Eaten all over the country, it is especially popular for feasts and celebrations, used as an ingredient in phan dishes, where everyone makes their own rice paper or lettuce wraps with meat, herbs and sauces.

There are different types of khao poon noodle soups; a curry of pounded fish, coconut milk and kaffir lime leaves is the most common.

The noodle is made and sold fresh daily and how it’s made is a fascinating process. Watch below to see how to make Khao Poon

Mango Sticky Rice

Mango sticky rice is a cooling go-to Lao dessert after a spicy Lao meal. Made with glutinous sticky rice cooked in coconut milk and sugar, it’s served with fresh ripe mangoes and often topped with sesame seeds.

This dessert can also be made with black sticky rice or a mix of black and white rice which leads to a purple colored dessert.

Here is how to make mango sticky rice

Grilled Salted Fish (Ping Pa)

Landlocked Laos has no shortage of freshwater seafood caught in its many rivers.

Grilled river fish is covered in salt, stuffed with lemongrass and other spices, skewered and grilled over coals.

The flakey fish is most often eaten with the hands by pulling apart the meat and creating a lettuce wrap with sticky rice and sauces.

The fish are not de-boned so be aware of small bones as you dig in. Lao people have no problem eating eyeballs, tails and skin, but also aren’t offended by more choosy visitors.

Just pass of the scraps to the stray dogs or cats that run the Lao streets.

Learn how to make a good Grilled Salted Fish here

Khao Piak Sen - Laos Tapioca Noodle Soup

Khao Piak Sen is a chewy noodle soup that has a similar consistency to Udon, but it is made with rice instead of wheat.

It is considered to be a comfort food in Laos, typically made with pork or chicken, lemongrass, galangal, shallots, garlic, chopped coriander leaves, bean sprouts, and served with freshly sliced limes.

The most crucial factor is the broth, which should be slowly cooked with bones for the best flavor.

At many restaurants, you will be encouraged to add in your own amount of sugar, chili sauce, dried chili powder, fish sauce, or soy sauce.

Gaeng Nor Mai - Bamboo and Yanang Leaf Stew

This stew is made from bamboo shoots and flavored with yanang leaf extract, whose leaves are thought to have medicinal qualities, though they’re too fibrous and chewy to actually eat.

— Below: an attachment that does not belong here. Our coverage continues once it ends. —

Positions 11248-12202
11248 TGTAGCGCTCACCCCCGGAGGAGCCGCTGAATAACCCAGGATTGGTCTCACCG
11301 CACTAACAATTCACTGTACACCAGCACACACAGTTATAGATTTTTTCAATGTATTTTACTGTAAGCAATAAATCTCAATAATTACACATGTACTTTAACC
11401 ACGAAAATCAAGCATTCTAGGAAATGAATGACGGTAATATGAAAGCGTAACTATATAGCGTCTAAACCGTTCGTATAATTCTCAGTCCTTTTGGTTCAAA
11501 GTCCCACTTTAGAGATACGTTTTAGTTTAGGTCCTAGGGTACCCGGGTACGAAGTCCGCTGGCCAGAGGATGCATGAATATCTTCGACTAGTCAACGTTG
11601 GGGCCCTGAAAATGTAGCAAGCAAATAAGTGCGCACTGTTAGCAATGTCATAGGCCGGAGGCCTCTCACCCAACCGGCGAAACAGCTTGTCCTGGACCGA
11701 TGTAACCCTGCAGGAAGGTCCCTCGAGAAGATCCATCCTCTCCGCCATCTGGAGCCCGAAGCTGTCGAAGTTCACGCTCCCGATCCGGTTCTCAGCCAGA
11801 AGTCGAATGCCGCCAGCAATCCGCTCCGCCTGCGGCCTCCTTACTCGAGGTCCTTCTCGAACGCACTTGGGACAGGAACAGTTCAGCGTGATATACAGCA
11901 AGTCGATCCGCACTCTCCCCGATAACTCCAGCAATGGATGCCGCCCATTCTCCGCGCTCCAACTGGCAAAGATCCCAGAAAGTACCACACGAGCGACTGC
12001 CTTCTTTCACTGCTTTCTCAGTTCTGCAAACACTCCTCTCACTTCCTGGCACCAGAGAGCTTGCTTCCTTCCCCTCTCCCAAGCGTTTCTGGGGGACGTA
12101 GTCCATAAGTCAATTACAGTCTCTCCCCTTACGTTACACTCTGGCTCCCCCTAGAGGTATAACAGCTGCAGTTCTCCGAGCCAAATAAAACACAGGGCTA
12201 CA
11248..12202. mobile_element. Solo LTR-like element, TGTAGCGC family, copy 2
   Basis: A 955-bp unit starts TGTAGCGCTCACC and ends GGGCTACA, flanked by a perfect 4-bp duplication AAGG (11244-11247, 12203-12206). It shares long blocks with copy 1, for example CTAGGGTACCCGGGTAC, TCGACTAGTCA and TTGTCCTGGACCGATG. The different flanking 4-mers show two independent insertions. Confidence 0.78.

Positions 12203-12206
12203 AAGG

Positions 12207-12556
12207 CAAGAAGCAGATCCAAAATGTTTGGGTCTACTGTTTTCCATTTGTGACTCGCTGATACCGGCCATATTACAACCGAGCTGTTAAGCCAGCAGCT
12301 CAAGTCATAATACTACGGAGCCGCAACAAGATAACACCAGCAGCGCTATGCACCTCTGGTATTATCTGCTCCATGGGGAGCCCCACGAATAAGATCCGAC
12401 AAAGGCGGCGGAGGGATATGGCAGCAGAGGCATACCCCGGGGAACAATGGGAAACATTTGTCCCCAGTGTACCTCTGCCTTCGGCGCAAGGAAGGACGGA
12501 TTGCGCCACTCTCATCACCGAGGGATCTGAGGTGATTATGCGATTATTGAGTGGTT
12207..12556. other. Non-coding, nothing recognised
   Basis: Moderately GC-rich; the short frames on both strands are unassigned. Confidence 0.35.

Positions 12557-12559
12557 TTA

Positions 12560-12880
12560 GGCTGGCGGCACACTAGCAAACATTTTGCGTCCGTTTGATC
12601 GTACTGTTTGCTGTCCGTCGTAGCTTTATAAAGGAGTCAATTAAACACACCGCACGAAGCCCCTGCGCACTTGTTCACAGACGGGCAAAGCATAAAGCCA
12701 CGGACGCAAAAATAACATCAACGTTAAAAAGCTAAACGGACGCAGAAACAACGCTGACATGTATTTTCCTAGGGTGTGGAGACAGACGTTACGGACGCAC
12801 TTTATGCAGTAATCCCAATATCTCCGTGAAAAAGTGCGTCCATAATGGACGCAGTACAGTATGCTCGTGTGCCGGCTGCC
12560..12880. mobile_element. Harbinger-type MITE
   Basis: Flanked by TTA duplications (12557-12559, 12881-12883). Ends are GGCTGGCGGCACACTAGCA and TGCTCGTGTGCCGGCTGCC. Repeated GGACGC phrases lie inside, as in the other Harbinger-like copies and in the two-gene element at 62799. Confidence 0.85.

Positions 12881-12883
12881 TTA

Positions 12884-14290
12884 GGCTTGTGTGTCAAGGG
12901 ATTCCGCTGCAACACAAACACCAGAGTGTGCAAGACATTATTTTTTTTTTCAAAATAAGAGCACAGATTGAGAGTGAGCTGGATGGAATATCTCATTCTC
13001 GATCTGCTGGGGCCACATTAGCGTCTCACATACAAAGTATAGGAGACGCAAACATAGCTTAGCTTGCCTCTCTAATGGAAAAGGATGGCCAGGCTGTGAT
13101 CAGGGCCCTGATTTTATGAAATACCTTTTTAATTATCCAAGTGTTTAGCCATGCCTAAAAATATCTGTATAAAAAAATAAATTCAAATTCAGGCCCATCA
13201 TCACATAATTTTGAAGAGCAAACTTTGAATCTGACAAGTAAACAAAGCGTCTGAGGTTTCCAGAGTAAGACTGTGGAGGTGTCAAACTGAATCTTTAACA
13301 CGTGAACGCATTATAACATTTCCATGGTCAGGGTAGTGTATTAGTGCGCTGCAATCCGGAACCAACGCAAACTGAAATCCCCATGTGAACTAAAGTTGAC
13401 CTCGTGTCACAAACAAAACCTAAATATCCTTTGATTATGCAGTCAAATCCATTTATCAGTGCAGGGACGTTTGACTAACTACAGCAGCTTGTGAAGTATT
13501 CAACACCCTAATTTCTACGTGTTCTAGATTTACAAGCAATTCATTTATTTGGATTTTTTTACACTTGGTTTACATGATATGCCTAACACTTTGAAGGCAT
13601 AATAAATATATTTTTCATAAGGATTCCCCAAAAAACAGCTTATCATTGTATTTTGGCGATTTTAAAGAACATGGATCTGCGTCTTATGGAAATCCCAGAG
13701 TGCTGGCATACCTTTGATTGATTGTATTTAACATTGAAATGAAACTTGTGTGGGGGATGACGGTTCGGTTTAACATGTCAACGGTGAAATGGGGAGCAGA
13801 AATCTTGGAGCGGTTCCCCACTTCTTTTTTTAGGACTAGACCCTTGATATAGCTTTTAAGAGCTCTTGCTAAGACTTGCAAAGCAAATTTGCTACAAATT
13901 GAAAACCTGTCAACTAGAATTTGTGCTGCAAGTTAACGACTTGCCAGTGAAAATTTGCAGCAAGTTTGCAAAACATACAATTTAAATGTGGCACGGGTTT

Instead, the leaves are placed in water and rubbed to extract their juices; the extract is then used, along with bamboo shoots, garlic, chilies, and padaek, a type of incredibly strong, unfiltered fish sauce, to make the stew’s base.

The stew’s other ingredients can vary wildly and are usually determined by whatever happens to be on hand, including greens, wild mushrooms, all kinds of herbs, meats like pork or fish, dried fish skin, and whole quail eggs.

Here is how to make a good bowl of Gaeng Now Mai


  1. Bring some medications with you in the unfortunate event of getting sick from the food.
  2. Only drink bottled water.
  3. Look for the street vendor with the longest line and get in the queue. Chance are high that the locals will know which stall is the tastiest.
  4. Observe the locals way of eating after they receive their dishes to learn what ingredients might be a good idea to add. Pouring a little soy sauce or a squeeze of lime can make some Lao dishes come to life in a scrumptious and flavorsome way.
  5. In the event of a language barrier, vegetarians or travelers with food allergies should save images of these food items onto their cellphones and show them to the food vendors or restaurants with a big shake of the head to best convey their message.
  6. Avoid raw meat in Laos even though it is a common ingredient in the popular Laab dish. Ask for the meat to be stir-fried and avoid it entirely if it is in-refrigerated or the smell starts getting a bit strange
  7. Practice your pronunciation of “Khao Niaw”, “Khao Piak Sen”,” Khao Jee” or anything else that you might want to sample. A bit of effort, a welcoming, toothy smile and a friendly attitude will go a long way in your social interactions in Laos. Here are some basic phrases for travelers in Laos


So you have already known the 10 best Laos dishes you must try. Of course, there are plenty of dishes that cannot be listed in the scope of this articles. If you have any idea or recommendation, do not hesitate to give comment below, or CONTACT US. You can also check our LAOS TOUR COLLECTION to have more idea of what you can do in Laos.

Thanks for reading and contribution.